The Cardmatic line of tube testers were introduced in the 1950s by the well known and respected test gear manufacturer Hickok.  They were unique in that instead of using massive numbers of switches, dials, and tube sockets, they used punched cards.  The idea was to save time and eliminate mistakes, and the idea worked.  This line of testers was also produced for the military and for Western Electric, and those are the ones we are most interested in.  Not only did they represent the state of the art in tube tester design, but they were also built like a tank, meant to survive a war.

The biggest problem with this tube tester concept was the cards themselves.  They were usually housed in a separate container the same size as the tester.  If a new tube came out and you wanted to be able to test it,  you had to order a card from Hickok (or figure out how to punch your own).  Eventually the tester lost some of its attractiveness because you found yourself having to use a second tester every time you didn't have the right card.  Over the years many surplus testers got orphaned from their card set and thus were rendered useless.  This is sad, because the tester itself is an ingenious design.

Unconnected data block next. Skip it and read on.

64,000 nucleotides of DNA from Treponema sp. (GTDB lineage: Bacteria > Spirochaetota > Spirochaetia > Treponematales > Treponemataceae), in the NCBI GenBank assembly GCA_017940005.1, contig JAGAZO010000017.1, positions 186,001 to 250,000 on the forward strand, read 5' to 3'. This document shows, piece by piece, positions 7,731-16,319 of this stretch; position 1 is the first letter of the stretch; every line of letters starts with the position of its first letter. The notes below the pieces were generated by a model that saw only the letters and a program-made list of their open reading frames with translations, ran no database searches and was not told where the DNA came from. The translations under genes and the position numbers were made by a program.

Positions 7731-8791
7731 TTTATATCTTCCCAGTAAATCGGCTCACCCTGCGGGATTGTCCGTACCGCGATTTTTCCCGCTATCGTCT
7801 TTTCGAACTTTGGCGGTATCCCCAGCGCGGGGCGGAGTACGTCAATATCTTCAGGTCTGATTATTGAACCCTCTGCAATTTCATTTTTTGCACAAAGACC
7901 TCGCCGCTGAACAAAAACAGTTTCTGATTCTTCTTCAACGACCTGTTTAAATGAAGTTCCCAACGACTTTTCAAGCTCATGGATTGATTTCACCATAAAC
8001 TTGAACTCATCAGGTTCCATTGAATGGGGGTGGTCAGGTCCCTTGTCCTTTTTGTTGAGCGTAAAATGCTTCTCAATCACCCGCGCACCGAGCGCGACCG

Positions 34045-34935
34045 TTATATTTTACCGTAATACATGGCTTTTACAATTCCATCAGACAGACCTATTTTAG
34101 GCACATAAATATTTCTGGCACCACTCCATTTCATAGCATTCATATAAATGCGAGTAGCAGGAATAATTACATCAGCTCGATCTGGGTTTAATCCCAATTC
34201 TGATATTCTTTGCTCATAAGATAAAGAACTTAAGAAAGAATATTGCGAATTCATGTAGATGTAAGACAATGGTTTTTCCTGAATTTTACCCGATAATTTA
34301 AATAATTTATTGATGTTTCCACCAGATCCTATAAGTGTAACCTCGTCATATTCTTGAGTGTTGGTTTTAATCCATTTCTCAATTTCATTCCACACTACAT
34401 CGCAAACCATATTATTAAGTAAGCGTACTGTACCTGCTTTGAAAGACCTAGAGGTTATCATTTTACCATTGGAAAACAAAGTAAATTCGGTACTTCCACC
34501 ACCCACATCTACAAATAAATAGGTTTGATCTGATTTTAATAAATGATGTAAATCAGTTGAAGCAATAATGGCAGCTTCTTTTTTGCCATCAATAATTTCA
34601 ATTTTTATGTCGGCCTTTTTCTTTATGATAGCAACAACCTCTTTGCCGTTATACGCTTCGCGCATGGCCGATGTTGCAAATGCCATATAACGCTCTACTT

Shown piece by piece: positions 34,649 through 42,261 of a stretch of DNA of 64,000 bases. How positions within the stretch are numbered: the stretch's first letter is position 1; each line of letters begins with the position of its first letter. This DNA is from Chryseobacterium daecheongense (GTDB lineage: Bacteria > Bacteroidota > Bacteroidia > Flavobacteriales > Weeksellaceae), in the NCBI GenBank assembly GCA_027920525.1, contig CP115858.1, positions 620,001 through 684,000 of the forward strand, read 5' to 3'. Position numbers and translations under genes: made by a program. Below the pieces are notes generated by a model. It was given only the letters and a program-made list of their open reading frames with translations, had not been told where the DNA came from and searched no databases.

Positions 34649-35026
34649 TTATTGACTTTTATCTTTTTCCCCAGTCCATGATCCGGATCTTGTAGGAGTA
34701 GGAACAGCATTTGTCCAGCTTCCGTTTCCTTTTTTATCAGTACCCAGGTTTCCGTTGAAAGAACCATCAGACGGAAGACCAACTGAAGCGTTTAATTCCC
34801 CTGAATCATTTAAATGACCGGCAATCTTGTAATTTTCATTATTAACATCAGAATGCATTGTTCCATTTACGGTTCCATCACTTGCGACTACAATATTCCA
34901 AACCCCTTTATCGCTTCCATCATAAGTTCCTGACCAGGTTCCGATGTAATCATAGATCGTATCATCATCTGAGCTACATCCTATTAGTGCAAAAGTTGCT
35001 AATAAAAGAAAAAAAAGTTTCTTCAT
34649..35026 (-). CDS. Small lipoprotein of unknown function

Imagine having on your test bench:

This would be a nice setup indeed for a test bench.  But all of this and more is contained within the Cardmatic tube tester.  Now, in the 21st century, we can add a computer to the bench and turn the Cardmatic into something much more than just a good tube tester.

More technical details about the Cardmatic can be found in the White PaperClick here for some pictures.